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Suffering and the Courage of God

Suffering and the Courage of God: Exploring How Grace and Suffering Meet
by Robert Corin Morris 
Brewster, Massachusetts: Paraclete Press, 2005
150 pages
Reviewed by Kathy Spivey

Robert Corin Morris is an Episcopal priest, spiritual director, and founder of Interweave, an ecumenical, community learning center for spirituality, wellness, and the common good in New Jersey, USA. In this book, he meaningfully explores his topic without frills. He writes “…how we deal with (suffering) begins with our response to whatever life presents us, from minor inconveniences to major tragedies” (p. 3). Alluding to personal struggles with chronic depression and further depths of emotional pain that were “cripplingly real” (p. 3), Morris’ search for how he could “accept (his) pain without remaining its victim” and find “the courage to make this possible” (p. 5) frame the substance of this book.

Part One addresses “the challenge of suffering” and sets forth his living theology. In asking “What was Jesus’ own way of dealing with suffering?” Morris meets a resilient Christ “not as a helpless victim but as a subtle victor, courageously engaged…” (p. 6). This Christ, in his deepest agonies, was “embraced actively by a love and life bigger than any suffering—God’s own eternally springing life, manifest in Christ, available to all, whether the external forms of adversity change or not” (p. 6). Morris is astonished “that (his) own courage could be rooted in a courage as deep as God’s” (p. 6), a topic he expands.

Part Two explores “skillful means of suffering redemptively,” language that Morris claims early in the book with fervor. By it he means “facing suffering with a courage and compassion that can clear our minds for creative responses to adversity” (p. 13). This section is pithy and humble, especially chapter seven, titled “finding joy whatever happens.” Joy, he defines as “a way the heart is disposed toward life itself…a sense of connection with goodness” (p. 84). Other skillful means presented include “reweaving the fabric of meaning”, “expecting God’s help: from rescuer to resource”, and “prayer in distress and disease.” Part Three raises the wider element of “fellowship in suffering”, with chapters on “compassionate presence.…” and “praying the world.” In sum, how vital are our daily choices and the disposition of our hearts in facing adversity as we live in this world.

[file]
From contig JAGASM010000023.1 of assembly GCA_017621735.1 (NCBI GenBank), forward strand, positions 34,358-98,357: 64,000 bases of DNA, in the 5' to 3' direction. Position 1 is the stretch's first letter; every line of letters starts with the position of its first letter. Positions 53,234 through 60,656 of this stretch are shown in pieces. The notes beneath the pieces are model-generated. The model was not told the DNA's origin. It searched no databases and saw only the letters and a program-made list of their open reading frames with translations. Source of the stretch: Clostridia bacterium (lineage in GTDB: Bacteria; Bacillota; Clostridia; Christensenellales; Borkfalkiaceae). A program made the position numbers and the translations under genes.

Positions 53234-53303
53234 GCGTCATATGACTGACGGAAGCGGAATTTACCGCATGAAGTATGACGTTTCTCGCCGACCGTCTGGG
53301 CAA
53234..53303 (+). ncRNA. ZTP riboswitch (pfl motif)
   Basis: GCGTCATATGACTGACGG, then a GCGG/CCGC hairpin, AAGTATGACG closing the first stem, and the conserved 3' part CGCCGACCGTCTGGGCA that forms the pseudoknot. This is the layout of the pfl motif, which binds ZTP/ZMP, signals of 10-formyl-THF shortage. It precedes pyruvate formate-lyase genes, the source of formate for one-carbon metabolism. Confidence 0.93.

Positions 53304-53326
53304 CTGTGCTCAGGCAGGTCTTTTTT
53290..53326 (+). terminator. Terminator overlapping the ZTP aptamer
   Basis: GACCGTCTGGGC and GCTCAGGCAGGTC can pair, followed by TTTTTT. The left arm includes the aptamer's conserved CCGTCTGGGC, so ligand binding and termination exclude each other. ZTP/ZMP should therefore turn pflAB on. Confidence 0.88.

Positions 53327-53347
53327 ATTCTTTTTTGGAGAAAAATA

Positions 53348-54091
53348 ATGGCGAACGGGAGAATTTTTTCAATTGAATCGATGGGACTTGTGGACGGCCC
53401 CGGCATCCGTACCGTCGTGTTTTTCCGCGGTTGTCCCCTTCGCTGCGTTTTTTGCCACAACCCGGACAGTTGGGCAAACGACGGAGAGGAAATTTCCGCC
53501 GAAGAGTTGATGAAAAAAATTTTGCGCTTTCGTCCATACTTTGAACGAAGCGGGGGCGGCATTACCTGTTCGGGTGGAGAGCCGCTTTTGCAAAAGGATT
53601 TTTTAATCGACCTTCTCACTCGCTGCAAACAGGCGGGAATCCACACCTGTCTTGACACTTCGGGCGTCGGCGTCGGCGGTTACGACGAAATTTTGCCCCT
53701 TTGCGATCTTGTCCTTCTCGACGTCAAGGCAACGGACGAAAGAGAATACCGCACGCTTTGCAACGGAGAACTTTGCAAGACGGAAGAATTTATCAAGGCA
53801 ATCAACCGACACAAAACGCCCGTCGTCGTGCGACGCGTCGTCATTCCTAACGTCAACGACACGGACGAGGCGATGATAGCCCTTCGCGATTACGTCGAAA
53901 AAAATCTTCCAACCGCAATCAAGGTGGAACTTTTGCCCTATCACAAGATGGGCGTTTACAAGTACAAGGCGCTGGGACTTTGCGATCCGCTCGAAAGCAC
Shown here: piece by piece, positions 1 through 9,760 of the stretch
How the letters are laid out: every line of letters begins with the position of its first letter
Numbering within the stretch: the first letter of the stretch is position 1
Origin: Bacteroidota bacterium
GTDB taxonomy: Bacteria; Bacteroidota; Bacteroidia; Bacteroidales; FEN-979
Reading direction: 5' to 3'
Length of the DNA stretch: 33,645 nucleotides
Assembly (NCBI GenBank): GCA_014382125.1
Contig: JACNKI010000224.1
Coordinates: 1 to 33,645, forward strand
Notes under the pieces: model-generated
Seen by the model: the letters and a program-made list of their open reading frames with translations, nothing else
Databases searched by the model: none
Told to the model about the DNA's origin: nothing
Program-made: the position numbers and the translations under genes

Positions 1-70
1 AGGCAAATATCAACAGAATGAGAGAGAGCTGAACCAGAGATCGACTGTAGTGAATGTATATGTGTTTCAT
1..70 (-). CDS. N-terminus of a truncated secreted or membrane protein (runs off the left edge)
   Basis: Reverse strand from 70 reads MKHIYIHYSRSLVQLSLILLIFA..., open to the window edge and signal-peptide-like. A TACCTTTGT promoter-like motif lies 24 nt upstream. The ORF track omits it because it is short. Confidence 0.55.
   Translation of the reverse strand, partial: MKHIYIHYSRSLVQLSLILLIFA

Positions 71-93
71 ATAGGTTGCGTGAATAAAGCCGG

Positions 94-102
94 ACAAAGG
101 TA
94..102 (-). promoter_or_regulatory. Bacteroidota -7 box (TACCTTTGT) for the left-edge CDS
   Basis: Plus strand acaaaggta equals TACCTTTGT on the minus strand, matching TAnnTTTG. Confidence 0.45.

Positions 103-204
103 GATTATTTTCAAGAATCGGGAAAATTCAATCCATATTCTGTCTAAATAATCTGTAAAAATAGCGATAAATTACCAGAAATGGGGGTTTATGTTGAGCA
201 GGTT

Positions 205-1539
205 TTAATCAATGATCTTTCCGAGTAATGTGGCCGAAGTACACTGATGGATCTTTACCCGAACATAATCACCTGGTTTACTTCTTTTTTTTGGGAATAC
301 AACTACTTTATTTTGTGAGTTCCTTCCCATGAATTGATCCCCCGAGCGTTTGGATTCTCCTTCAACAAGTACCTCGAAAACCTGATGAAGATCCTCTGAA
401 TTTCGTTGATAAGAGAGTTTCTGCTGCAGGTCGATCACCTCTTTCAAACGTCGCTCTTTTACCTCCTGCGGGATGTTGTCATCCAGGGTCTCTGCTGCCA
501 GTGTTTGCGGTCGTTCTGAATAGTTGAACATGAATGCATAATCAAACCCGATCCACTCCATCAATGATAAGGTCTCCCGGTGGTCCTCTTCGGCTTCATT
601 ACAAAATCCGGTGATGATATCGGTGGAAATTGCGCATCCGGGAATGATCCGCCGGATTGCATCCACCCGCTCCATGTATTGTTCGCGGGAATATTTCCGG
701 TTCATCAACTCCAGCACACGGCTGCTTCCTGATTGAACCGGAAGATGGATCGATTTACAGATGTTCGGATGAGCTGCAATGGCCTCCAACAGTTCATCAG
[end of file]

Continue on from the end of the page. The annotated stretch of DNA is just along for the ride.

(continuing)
Beyond the author’s own life experiences, he honors even more the wisdom from “hearing the stories of how other people deal courageously with their own difficulties” (p. 7). I place significant value on Morris’ judicious use of meaningful anecdotal material throughout this book. Likewise, reference to scripture, from his professed Christian heritage, is reflective and clear in aiding one’s further “conversations” with life and the Holy. Spiritual companions, pastors, and chaplains will deeply appreciate these stories as they attend to their ministry encounters where, perchance, grace and suffering may meet. A useful appendix provides six “prayer exercises for facing suffering redemptively” (p. 125-135). The overall accessibility of Morris’ work lends itself to thematic study, individual and small group use, as well as a touchstone reference for pastoral conversations and spiritual companioning. Morris’ explorations, gratefully, took me to new spaces of pondering the courage of God.

Kathy Spivey, clergy in the Presbyterian Church (USA) since 1989, has served in ministry as a healthcare chaplain. She completed her spiritual direction training through the Formation Program for Spiritual Directors offered by the Center for Spirituality at Work in Denver, Colorado, USA. In 2005 she relocated to England to assist with elder care needs of family-in-law. She remains open to retreat facilitation and spiritual companioning while working and volunteering.

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